but don't feel you have to get a more powerful amp becauce the tape measure says you need to.

relax, listen, enjoy.
 

kach22i

Well-known member
Joined
Mar 6, 2005
Messages
1,850
Reaction score
7
Location
Michigan
zaphod said:
i drove my CLS for years with a solidstate 50 watt stereo amp................................

i eventually upgraded to the 100-watt mono block version of the same amp and both my and my amps crankiness went away.
Sounds like you know what you are talking about.

Can I hog-in and ask a question?

What's the short coming or bad aspect of "bridging" a bridgable amp?

Seems like I recall reading that a bridged amp won't drive as heavy loads.
 

zaphod

Well-known member
Joined
Jan 6, 2005
Messages
919
Reaction score
0
Location
Cloverdale, BC
kach22i said:
Sounds like you know what you are talking about.

Can I hog-in and ask a question?

What's the short coming or bad aspect of "bridging" a bridgable amp?

Seems like I recall reading that a bridged amp won't drive as heavy loads.
and so very quickly do we drive smack into the wall that marks the end of my knowledge :)


i've never owned a bridgable amp. i have heard that any amplifier can be bridged however, by feeding one channel with a signal and the other channel with the same signal but inverted. This is pretty hard to accomplish without a pre-amp that has provision for this.

vertical bridging works well if the speaker is also bridgeable. split the signal coming into the stereo amp with a Y connector so that both sides get the same signal. then use one side of the stereo amp to power the panel and the other side of the stereo amp to power the woofer.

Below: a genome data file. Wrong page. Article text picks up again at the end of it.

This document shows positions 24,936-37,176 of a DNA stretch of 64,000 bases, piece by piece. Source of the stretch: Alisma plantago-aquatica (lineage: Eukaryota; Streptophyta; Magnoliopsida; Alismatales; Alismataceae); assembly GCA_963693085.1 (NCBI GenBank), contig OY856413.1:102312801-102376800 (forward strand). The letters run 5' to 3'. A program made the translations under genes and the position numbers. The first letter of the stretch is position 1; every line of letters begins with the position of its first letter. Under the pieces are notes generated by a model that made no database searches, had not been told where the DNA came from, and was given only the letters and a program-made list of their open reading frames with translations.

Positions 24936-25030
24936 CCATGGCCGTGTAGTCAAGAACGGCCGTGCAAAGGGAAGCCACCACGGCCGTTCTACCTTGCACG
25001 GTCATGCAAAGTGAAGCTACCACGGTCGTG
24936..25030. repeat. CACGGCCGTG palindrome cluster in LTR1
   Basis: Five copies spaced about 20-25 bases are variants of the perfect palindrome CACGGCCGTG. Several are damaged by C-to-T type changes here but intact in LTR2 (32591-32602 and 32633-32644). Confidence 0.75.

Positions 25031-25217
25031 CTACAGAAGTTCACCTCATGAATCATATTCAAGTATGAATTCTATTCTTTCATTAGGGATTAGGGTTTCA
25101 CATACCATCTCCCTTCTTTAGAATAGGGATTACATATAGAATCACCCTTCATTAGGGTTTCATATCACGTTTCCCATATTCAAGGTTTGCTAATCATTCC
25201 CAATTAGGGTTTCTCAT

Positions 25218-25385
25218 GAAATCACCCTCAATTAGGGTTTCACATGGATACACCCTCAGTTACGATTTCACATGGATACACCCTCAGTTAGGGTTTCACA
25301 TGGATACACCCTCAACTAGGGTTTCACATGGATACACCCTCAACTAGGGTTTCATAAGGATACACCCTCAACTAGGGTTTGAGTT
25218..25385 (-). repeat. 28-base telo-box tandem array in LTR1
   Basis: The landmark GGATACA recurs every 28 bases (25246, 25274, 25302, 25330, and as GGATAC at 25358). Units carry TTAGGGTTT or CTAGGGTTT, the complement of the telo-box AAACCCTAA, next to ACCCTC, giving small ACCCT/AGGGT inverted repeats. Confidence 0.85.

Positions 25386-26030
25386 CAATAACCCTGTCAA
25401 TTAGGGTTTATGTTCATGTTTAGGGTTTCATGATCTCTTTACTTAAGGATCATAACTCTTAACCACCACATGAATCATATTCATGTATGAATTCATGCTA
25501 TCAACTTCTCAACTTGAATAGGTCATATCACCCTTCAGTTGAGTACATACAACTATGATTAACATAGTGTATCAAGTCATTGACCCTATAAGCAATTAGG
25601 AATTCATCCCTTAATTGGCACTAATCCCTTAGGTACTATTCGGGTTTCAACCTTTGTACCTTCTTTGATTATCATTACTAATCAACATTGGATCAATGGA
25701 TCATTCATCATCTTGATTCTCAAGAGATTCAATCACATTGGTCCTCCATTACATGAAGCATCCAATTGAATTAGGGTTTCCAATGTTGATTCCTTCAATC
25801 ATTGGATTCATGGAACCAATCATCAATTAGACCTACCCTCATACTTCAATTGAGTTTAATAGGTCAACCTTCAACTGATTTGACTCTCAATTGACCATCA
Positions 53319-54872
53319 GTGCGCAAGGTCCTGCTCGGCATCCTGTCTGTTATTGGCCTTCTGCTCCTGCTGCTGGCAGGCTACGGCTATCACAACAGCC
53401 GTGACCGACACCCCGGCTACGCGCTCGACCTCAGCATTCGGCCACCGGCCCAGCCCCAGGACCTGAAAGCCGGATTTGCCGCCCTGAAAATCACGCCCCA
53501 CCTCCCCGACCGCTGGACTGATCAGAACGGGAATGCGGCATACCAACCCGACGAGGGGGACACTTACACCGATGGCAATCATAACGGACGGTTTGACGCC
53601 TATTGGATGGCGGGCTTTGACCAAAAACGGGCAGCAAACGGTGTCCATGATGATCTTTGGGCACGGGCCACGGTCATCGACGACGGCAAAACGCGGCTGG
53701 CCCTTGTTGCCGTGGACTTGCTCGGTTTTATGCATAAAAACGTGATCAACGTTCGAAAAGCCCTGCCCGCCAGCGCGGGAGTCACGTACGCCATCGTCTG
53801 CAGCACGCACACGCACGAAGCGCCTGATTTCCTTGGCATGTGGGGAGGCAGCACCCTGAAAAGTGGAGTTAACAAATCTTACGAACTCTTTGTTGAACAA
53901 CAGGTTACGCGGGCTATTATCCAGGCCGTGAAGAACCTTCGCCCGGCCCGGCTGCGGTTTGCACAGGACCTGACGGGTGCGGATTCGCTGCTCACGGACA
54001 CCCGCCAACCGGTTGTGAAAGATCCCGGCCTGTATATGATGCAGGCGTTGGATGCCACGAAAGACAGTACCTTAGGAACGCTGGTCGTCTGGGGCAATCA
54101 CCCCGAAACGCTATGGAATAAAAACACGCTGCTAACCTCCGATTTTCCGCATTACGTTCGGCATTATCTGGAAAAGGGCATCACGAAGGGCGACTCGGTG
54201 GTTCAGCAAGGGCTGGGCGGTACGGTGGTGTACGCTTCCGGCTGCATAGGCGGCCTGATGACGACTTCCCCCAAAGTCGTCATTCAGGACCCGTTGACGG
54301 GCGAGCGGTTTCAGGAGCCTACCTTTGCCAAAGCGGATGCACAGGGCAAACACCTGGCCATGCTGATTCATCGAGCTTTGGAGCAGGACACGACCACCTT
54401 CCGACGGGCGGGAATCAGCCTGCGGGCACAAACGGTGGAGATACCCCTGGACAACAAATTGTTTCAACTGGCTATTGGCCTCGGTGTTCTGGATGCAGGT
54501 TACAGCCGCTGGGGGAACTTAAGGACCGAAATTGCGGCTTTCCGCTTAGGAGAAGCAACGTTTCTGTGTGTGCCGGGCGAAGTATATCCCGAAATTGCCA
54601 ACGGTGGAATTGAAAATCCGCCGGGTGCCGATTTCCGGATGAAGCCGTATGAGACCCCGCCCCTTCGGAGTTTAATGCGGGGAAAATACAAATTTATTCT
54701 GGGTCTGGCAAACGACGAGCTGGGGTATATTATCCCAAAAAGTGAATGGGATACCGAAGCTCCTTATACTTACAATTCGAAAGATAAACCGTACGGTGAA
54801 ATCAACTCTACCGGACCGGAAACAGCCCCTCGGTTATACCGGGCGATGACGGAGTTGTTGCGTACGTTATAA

what you are talking about - flipping a switch on a amp (like the old tube mac 225) to bridge it into a monoblock - is something that would require a pair of them and some listening tests. i just haven't been in the position to do that.

but if someone wants to ship me a pair of mac tube 225 amps, i'll be happy to eat up some vacation time to do the comparison.
 

kach22i

Well-known member
Joined
Mar 6, 2005
Messages
1,850
Reaction score
7
Location
Michigan
zaphod said:
what you are talking about - flipping a switch on a amp (like the old tube mac 225) to bridge it into a monoblock
Yes, flipping a switch.

The Rotel amps I have from 1990 both the 50 and 100 watt versions are bridgable.

Also my Golden Tube Audio SE-100, a 100 watt tube amp is bridgable.

Yes, if bridging a stereo amp, you would then need two amps, one for each of the two stereo channels.

I'm thinking that the whole Home Theater craze made bridgable amps very common, and that many more amp to speaker combinations are therefore possible, but may not be equal to mono amps.
 

DTB300

Well-known member
Joined
Jan 1, 2005
Messages
2,146
Reaction score
0
Location
Fallout 3 Land
zaphod said: